'Big Bang Theory' Director on His Surprise Delayed Emmy Nomination

Kevin Winter/Getty Images; Michael Yarish/CBS
Mark Cendrowski; 'The Big Bang Theory'

"I got my own headline that day," Mark Cendrowski, who helmed the season 11 finale episode of the CBS series, said of his nod, which inadvertently got left off the list.

The Big Bang Theory 
helmer Mark Cendrowski received his first-ever Emmy nomination in the most unusual way: Seven hours after the nominations were announced, the TV Academy revealed he'd been left off the list because a new rule requiring that at least one multicamera director be included in the comedy category was overlooked. "It wasn't my plan to do it that way!" Cendrowski jokes.

How did you find out about your nom?

I was in the editing bay working on CBS' Happy Together and got a call from the Academy's [president and COO] Maury McIntyre, who said, "I have to apologize, but I think you'll be OK with it when you hear why." He said I'd been nominated for best director for comedy and because of the rules, it just slipped through the cracks and it wasn't announced [that] morning.

Were you disappointed to not learn of your nomination with everyone else that morning?

It's been better because I got my own headline that day and that's what a lot of people saw to congratulate me on. 
It was everywhere!

You've directed more than 200 episodes 
of Big Bang Theory. Why did it take this long for the recognition?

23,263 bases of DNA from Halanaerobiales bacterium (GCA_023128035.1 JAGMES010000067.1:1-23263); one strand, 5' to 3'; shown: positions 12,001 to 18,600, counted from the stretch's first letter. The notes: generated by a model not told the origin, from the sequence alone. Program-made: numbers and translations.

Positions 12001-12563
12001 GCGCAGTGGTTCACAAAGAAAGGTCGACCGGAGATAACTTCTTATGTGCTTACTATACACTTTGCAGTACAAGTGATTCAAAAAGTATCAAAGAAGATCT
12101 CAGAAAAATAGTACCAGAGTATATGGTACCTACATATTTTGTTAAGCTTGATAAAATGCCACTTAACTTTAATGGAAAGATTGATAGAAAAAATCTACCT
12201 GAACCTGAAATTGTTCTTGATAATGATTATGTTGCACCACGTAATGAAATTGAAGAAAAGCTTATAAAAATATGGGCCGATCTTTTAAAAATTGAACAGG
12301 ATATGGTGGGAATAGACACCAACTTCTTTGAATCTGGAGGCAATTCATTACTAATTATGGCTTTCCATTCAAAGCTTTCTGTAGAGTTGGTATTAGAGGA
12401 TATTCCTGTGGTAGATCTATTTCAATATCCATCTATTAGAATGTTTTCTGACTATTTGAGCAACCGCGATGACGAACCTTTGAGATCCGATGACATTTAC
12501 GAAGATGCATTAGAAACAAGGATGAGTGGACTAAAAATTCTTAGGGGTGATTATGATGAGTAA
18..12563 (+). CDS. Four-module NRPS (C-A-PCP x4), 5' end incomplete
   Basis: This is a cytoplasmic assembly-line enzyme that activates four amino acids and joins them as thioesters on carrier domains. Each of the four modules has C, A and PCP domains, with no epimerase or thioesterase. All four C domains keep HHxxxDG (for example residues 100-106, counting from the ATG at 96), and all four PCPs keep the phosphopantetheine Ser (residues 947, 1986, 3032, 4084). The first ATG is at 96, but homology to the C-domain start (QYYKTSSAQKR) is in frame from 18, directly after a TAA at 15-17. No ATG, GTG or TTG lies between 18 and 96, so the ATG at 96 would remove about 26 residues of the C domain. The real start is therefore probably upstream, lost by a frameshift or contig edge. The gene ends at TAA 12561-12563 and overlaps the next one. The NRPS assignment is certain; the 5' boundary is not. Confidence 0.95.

It's the times. With the big advent of single-camera comedies 
and the way networks 
and studios have gone that way in the past decade, they're the cool and hip shows. People often think multicams are old-fashioned, even though funny is funny.

Do you think directing for multicamera comedy should get its own Emmy category?

Maybe one day. [The Academy] has done separate categories for editors and cinematographers. It's a different set of muscles that a multicamera director has to have and use than a single-camera director has to have and use. If you're lighting a single-camera show, you have days or hours to light a scene and then you're on to the next thing. Here, a cinematographer or a director has to do it all. We're doing a play and we have to have it ready to go for that audience. Multicamera is doing that live in 
front of 300 people. It's not an easy task. 

This story first appeared in the Aug. 15 issue of The Hollywood Reporter magazine. To receive the magazine, click here to subscribe.